Posted on November 2, 2023
Massachusetts needs to shift from an era of statewide planning for climate policy to the key details of implementing it, according to a new report from the state’s top climate official, which includes sweeping recommendations to accelerate the state’s progress toward its emissions reduction goals.
Climate Chief Melissa Hoffer recommends some more drastic measures, such as having Massport look at limiting the amount of “short hop” flights in and out of Bay State airports to reduce aviation emissions, decarbonizing new public school construction, and developing a Climate Service Corps to prepare young people for jobs in clean energy and climate resilience.
One of the main pillars of Hoffer’s report, released Wednesday morning, is a call for an economic analysis of the state investment needed to achieve greenhouse gas emission reductions mandated by the Clean Energy and Climate Plan, which includes the statutorily-required target that Massachusetts be net zero by 2050.
State officials have made some effort to move towards these goals, but there is no comprehensive analysis of an important aspect of the journey: how much decarbonization will actually cost.
Though there’s no Massachusetts-specific estimate, the report says the cost to decarbonize the total U.S. economy by 2050 may be in the range of $25 trillion to $30 trillion.
Hoffer says federal funding from a handful of new laws such as the Inflation Reduction Act and Chips and Science Act could contribute somewhere in the range of about 8 to 30 percent of required decarbonization spending, meaning 70 to 92 percent will need to be financed “by other means.” She recommends convening the Executive Office of Administration and Finance, Climate Office, Executive Office of Energy and Environmental Affairs, and MassDOT and the MBTA to complete this analysis by the end of 2024.
The climate chief’s 86-page report takes a step toward fulfilling one of Gov. Maura Healey’s early promises in office. Healey signed an executive order on her second day on the job to create Hoffer’s position, and tasked her with analyzing the state’s executive offices and recommending ways to bring their operations more in line with the state’s climate goals.
The plan represents suggestions that Hoffer is making to the administration, and it’s unclear which ideas Healey may try to implement administratively and which ones might require legislative proposal.
In addition to getting a handle on the overall price to decarbonize the state, Hoffer strongly discourages any state spending that would undermine climate policy progress. The Climate Office said it does not support new natural gas infrastructure, though necessary repairs may need to be made while residents transition to cleaner energy.
To help facilitate that transition, Hoffer recommends major reforms to Mass Save — a collaborative of Massachusetts’ natural gas and electric utility providers meant to increase energy efficiency in residents’ homes and save people money through tools such as rebates.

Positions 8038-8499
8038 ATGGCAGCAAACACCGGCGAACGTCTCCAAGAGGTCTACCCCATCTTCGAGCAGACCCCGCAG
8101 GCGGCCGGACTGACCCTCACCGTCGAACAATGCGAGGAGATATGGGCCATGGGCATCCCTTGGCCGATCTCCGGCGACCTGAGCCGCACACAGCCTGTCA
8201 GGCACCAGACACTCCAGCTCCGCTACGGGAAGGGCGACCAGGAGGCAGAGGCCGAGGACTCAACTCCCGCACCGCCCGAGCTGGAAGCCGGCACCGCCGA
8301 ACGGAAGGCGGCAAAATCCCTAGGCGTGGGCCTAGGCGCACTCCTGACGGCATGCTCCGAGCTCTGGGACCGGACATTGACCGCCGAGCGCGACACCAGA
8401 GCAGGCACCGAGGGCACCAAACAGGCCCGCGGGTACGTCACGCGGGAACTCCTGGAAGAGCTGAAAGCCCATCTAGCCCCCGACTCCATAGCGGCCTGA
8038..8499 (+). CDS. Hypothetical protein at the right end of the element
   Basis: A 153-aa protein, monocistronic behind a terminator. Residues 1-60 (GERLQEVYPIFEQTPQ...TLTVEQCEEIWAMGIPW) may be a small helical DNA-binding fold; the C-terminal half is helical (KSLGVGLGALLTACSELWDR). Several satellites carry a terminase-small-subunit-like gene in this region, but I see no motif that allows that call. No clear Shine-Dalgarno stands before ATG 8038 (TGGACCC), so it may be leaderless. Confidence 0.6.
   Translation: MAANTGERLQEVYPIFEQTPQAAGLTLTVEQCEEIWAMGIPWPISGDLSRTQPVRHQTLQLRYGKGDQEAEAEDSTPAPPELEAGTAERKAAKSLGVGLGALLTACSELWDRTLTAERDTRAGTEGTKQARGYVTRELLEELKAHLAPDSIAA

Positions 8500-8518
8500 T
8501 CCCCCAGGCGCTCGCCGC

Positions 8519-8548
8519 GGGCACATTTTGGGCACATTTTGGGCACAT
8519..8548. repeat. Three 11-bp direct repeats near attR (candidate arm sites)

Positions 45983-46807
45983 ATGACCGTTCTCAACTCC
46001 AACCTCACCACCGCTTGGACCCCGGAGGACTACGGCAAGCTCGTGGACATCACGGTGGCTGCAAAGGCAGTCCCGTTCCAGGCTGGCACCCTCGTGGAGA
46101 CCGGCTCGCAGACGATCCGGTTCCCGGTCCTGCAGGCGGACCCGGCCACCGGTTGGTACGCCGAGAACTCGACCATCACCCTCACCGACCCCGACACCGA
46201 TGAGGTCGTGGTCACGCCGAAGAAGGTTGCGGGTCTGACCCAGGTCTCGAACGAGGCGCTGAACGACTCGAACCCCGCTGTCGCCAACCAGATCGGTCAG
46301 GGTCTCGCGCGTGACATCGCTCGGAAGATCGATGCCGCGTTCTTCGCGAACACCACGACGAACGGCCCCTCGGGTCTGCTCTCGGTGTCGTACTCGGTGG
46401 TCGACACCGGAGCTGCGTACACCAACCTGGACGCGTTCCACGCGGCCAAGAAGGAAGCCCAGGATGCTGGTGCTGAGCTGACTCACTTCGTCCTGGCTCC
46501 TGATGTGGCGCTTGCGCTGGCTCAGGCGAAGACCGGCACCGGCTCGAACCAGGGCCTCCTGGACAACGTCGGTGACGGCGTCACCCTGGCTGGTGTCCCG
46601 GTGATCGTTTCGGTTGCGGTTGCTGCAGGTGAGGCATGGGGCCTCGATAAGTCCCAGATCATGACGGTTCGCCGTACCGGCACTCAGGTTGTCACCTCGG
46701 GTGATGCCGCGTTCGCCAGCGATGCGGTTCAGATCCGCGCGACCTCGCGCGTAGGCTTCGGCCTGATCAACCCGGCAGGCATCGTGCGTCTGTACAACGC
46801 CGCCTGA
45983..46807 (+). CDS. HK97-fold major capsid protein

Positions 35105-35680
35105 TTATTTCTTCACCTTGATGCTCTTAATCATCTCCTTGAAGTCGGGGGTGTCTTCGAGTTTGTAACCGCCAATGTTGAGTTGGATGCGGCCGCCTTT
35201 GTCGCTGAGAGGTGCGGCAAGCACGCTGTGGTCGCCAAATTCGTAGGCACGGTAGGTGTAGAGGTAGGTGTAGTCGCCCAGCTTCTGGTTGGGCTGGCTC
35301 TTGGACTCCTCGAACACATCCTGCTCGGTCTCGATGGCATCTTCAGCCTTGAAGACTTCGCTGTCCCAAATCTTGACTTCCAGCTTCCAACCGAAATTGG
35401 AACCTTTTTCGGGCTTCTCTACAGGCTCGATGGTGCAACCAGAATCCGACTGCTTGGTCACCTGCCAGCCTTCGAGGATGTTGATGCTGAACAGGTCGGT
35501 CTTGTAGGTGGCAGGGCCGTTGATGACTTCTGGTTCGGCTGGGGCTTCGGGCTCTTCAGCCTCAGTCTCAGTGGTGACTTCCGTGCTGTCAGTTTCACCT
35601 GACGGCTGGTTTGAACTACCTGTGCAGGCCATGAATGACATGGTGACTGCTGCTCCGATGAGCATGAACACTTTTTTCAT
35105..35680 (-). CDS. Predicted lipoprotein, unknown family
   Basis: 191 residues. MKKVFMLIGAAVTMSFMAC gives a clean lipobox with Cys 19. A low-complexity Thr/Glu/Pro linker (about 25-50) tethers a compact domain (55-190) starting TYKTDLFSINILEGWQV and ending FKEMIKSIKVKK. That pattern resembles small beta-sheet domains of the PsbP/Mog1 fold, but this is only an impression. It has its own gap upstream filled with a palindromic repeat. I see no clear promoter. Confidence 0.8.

“The Mass Save program currently is administered by electric and gas utilities. It has become increasingly clear, particularly in light of the successes of sister-state entities Efficiency Maine and Efficiency Vermont, that, under the current statutory framework, the Mass Save program is failing to take the steps necessary to achieve the transformative levels of building decarbonization required,” the report says.
It does not recommend removing electric and gas utility companies from the helm, but says “the program administrators are not directly subject to [state building decarbonization] goals.” As it is currently structured, the Climate Office wrote, Mass Save is more focused on supporting cost savings from energy efficiency than on decarbonization.
Hoffer recommends that a handful of executive offices and state departments convene to “articulate a vision for a future framework” for the program.
In moving away from fossil fuels, the report also calls on the Massachusetts Port Authority and the Department of Transportation to “develop a plan to reduce aviation emissions including consideration of alternative fuels and reduced availability of certain short hop flights where rail exists as an alternative.”
The trip between Boston and New York, where there’s an Amtrak alternative, would fall under this definition of “short hop” flights.
Massport has a plan to reach net zero by 2031 for emissions within its direct control, and Hoffer’s report encourages the agency to pursue chances to pilot sustainable aviation fuel technology.
The plan also outlines goals to build the clean energy workforce.
The recommended Climate Service Corps would provide volunteer opportunities and youth-focused programs “preparing them for good-paying jobs in clean energy and climate resilience.”
The report says there is strong interest from community colleges, and that the Corps would also offer pre-apprenticeship opportunities for trades that contribute to fighting climate change.
“The Massachusetts clean energy workforce will need to grow by an additional 29,700 full-time equivalent workers to meet the Commonwealth’s 2030 greenhouse gas emissions reduction mandates,” the report says, in a section calling for the development of a new cross-agency plan for clean energy workforce development.